Via ScienceDaily, an example of the sometimes indirect way in which stem cell transplants can cause benefits: "Acute lung injury is brought on by a number of conditions, such as pneumonia and sepsis, also known as blood poisoning. In some cases, acute lung injury develops into a more serious condition, known as acute respiratory distress syndrome, and results in insufficient oxygenation of blood and eventual organ failure. ... inflammation due to injury or infection can make the border of epithelial cells become more porous than it should be. The increased permeability allows an often-deadly mix of substances, such as fluid and cells, to seep into and accumulate in the alveoli. ... The team decided to re-create the unhealthy lung conditions in the lab - by culturing human alveolar cells and then chemically causing inflammation - and to observe how the presence of bone marrow stem cells would change things. ... We then introduced mesenchymal stem cells without direct cell contact, and they churned out a lot of protein, called angiopoietin-1, which prevented the increase in lung epithelial permeability after the inflammatory injury ... [researchers] hope clinical trials will prove the therapy is a viable one for preventing respiratory failure in critically ill patients."

GUIDING THE NEXT GENERATION OF RESEARCHERS (August 11 2010)
http://www.longevitymeme.org/news/vnl.cfm?id=4851
We'd like to see the research community persuaded to work on the Strategies for Engineered Negligible Senescence rather than focusing on merely slowing aging via traditional drug development. So persuasion is important. Equally, the time frame is long, so another viable path is to guide the next generation of researchers in the right direction. This second approach is the purpose of the SENS Foundation's Academic Initiative (SENSFAI) program, which has been running for a few years now. Here's one of the young researchers to benefit from it: "Kamil Pabis is in his second year of university and has been working with the SENSFAI since 2009. He is currently studying biology at the University of Vienna. After completing his degree, Kamil plans to pursue his PhD and eventually a career in Molecular Biology or Biogerontology. ... I research vascular (and in part general) calcification and their relation to aging and age-related tissue decline. The impact of calcification could be major and under-appreciated, but unfortunately we do not have definitive data. This basic research lays the ground work for future projects. A relatively thorough understanding is required to distinguish the most promising therapies for actual reversal of the pathology. Eventually I plan to help facilitate and do research under a 'regression first' paradigm."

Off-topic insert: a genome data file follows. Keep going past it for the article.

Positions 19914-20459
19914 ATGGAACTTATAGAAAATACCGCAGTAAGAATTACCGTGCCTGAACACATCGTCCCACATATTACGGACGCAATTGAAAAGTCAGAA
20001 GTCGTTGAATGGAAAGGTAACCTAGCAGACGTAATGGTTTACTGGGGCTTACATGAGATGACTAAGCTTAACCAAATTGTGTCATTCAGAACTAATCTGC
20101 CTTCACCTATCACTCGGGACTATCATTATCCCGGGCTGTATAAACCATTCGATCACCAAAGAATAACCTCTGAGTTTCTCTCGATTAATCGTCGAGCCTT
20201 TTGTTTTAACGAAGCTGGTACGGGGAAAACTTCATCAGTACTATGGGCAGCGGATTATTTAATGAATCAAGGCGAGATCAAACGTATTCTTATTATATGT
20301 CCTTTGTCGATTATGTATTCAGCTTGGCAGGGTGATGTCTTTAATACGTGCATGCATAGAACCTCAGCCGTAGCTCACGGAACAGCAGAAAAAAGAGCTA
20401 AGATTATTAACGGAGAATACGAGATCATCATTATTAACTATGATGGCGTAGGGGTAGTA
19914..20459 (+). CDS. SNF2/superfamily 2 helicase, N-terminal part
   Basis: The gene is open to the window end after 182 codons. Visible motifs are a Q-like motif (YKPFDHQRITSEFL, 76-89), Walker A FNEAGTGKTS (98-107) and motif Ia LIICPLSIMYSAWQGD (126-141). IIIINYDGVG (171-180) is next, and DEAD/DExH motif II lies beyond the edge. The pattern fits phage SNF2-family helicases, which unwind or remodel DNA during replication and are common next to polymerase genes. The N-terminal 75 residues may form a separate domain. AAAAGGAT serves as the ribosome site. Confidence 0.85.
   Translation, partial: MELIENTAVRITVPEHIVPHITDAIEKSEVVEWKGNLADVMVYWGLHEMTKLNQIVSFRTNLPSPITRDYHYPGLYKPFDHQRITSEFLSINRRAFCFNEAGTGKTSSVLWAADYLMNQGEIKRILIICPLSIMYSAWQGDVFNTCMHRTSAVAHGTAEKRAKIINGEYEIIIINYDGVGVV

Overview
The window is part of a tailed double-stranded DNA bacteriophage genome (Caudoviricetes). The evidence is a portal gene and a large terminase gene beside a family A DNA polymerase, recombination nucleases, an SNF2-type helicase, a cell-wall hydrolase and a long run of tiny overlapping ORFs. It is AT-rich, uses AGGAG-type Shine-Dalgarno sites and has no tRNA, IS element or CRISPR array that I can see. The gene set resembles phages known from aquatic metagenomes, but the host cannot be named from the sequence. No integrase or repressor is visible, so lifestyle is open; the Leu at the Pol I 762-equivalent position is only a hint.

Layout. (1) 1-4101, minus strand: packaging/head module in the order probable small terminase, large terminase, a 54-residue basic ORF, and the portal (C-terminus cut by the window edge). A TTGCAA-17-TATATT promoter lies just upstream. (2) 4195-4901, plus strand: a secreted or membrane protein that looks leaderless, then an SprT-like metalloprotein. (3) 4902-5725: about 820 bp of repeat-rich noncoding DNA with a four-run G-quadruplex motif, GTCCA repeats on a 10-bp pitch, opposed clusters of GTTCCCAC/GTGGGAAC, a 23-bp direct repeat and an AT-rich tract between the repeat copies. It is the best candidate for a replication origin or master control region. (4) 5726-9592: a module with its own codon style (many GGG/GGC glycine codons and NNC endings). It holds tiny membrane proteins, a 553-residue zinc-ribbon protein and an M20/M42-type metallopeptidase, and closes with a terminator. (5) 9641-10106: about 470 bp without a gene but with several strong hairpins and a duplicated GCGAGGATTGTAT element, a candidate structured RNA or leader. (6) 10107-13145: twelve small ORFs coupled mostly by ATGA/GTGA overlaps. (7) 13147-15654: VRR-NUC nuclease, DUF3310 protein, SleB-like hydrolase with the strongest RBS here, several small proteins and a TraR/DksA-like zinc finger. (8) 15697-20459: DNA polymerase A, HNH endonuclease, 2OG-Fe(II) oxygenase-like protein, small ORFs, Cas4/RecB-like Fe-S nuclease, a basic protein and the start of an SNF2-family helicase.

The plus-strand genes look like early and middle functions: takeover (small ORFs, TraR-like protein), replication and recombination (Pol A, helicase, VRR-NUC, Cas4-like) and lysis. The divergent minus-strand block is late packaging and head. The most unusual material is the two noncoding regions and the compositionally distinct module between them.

AGGREGATES ARE UNIVERSAL IN AGING (August 11 2010)
http://www.longevitymeme.org/news/vnl.cfm?id=4850
Via EurekAlert! a reminder that we can think of most age-related conditions as resulting from one or more forms of damage that everyone suffers to some degree - but has progressed further in those who have the condition: "In many neurodegenerative diseases, such as Alzheimer's and Huntington's, clumps of proteins known as aggregates appear in the patients' brains as the degeneration progresses. Those clumps contain some proteins that are unique to the specific disease (such as Abeta in Alzheimer's), intertwined with many others that are common in healthy individuals. For years, those common proteins were thought to be accidental inclusions in the aggregates ... In fact, they may not be innocent bystanders at all, but instead their presence may influence the course of neurodegenerative disease. ... in the presence of proteins specific to Huntington's disease, these aggregators actually sped up the course of the disease, indicating that they could be fundamental to its progression. These findings indicate that widespread protein insolubility and aggregation is an inherent part of aging and that it may influence both lifespan and neurodegenerative disease. The presence of insoluble protein aggregates has long been a hallmark of protein aggregation diseases such as Alzheimer's, Huntington's and amyotrophic lateral sclerosis (ALS) disease. The team [asked] a simple question that had never been asked before: do normal proteins form insoluble clumps when normal, healthy individuals age?" Those "normal, health individuals" are on their way to the same end destination of neurodegeneration, just not as fast.